Using ssh-keygen & ssh-copy-id

      2 Comments on Using ssh-keygen & ssh-copy-id

Just because I always forget:

Step 1: Create public and private keys using ssh-keygen

[user@Host ~]$ ssh-keygen
Generating public/private rsa key pair.
Enter file in which to save the key (/home/user/.ssh/id_rsa): 
Created directory '/home/user/.ssh'.
Enter passphrase (empty for no passphrase): 
Enter same passphrase again: 
Your identification has been saved in /home/user/.ssh/id_rsa.
Your public key has been saved in /home/user/.ssh/
The key fingerprint is:
0d:d2:94:07:93:a9:48:b9:33:73:fb:f1:6e:33:ce:d7 user@Host
The key's randomart image is:
+--[ RSA 2048]----+
|     .  +=       |
|    o  o+..      |
|   . o..o.       |
|    * o. o       |
|     = .S .      |
|      . .        |
|       . o   .   |
|        ..= . E  |
|         +++     |

Step 2: Copy the public key to remote-host using ssh-copy-id

Now here comes the awesome part: You don’t have to scp the public key to your remote host and cat it into ~/.ssh/authorized_keys. Instead, you can use ssh-copy-id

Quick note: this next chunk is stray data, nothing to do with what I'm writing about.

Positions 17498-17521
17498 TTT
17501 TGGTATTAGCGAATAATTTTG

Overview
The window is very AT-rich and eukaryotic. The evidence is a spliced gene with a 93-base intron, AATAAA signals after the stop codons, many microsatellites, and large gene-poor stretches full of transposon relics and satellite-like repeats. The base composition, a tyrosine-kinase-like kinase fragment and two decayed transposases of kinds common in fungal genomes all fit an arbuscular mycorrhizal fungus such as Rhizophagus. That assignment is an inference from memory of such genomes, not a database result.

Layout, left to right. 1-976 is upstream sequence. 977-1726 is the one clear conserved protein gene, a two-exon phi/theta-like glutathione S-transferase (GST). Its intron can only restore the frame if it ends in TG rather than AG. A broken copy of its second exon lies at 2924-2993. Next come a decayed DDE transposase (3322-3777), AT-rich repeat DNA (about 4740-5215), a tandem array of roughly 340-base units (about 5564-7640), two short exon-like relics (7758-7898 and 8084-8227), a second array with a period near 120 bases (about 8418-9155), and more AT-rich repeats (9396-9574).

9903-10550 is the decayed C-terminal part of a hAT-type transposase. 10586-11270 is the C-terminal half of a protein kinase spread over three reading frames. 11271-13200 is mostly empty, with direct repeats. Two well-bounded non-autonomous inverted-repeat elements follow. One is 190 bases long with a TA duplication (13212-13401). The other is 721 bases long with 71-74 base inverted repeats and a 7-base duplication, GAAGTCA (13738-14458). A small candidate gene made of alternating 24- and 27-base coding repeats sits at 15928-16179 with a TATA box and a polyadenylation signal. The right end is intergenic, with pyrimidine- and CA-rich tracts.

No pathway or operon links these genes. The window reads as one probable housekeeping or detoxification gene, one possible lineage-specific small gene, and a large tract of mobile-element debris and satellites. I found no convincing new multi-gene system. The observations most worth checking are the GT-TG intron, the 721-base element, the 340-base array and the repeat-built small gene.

[user@Host ~]$ ssh-copy-id -i .ssh/ user@remote-host
user@remote-host's password: 
Now try logging into the machine, with "ssh 'user@remote-host'", and check in:


to make sure we haven't added extra keys that you weren't expecting.

2 thoughts on “Using ssh-keygen & ssh-copy-id

  1. Pingback: /dev/blog » Non-interactive ssh with expect

  2. avatarTimT

    Thanks for documenting this – I always forget too!

    Do you have any suggestions for how I can copy my public key to a remote server where password authentication has been disabled (PasswordAuthentication no)?

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